Down-sync & Up-sync

Furthermore the game has level-sync in both directions. You can ‘mentor’ someone else’s lower level character to set your level down. Also when my cleric (level 56) grouped up to test entering a dungeon with one friend’s character, that character was mentored up to my level. So there’s the possibility to play with higher level characters doing group content while you are “catching up” with them in level!

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A higher level character can sync down to your level for grouping

All in all I was mightily impressed with how easy it has become in Rift to play with friends regardless of level, faction or location. Not all of this is new to the genre of course: mentoring for instance has been in Everquest 2 for many years. But Rift does combine all these features to great effect. I’d like to see some more thought put into this by MMO devs and less of the “go PUG everything” that these games favour.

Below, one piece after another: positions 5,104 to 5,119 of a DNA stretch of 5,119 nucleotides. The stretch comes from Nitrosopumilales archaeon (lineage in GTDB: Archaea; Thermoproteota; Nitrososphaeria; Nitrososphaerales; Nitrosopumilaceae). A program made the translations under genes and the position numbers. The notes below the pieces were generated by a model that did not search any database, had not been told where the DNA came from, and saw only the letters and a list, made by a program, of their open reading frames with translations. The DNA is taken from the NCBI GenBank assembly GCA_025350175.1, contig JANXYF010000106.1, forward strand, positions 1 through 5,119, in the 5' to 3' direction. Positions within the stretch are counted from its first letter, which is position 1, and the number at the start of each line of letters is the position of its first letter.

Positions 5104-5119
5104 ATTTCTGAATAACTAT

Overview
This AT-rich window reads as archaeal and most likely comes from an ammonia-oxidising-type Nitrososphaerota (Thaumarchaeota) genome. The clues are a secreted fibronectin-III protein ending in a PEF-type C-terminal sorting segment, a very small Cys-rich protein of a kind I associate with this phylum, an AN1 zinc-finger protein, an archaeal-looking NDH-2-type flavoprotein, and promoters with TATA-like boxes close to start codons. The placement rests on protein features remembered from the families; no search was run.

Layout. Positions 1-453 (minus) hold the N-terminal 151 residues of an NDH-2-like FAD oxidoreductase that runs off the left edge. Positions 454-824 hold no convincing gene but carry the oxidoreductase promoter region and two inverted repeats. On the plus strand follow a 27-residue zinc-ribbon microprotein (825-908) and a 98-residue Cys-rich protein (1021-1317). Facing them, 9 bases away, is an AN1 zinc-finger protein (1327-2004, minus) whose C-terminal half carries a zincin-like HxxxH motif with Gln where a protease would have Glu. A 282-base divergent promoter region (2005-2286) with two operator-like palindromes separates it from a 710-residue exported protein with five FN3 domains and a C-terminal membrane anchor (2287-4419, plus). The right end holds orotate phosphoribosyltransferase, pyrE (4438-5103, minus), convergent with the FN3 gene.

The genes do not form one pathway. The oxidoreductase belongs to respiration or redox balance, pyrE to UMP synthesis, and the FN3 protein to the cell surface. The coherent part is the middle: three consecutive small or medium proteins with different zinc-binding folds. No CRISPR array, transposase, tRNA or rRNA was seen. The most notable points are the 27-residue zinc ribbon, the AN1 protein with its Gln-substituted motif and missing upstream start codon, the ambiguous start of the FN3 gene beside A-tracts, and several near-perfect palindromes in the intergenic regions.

Posted in EQ2, Gaming, Rift

SWTOR: catching up with class story

My Jedi Shadow is on pause waiting on the release next month of the next chapter of post expansion content. Meanwhile I’m continuing to play SWTOR as a duo or trio group game. We’re alternating the trio game sessions between SWTOR and a rerun of Shadowrun Chronicle’s Boston Lockdown campaign so progress for our Imperials is slower at the moment.

On the hunt

On the hunt

As I wrote recently the various XP bonuses have allowed my characters to creep ahead of their group-mates. Thankfully the auto level-sync on planetary content means we can still do missions together without my character being overpowered. For the flashpoint group I was back playing a Jedi Guardian tank.

Fear my droid army

Fear my droid army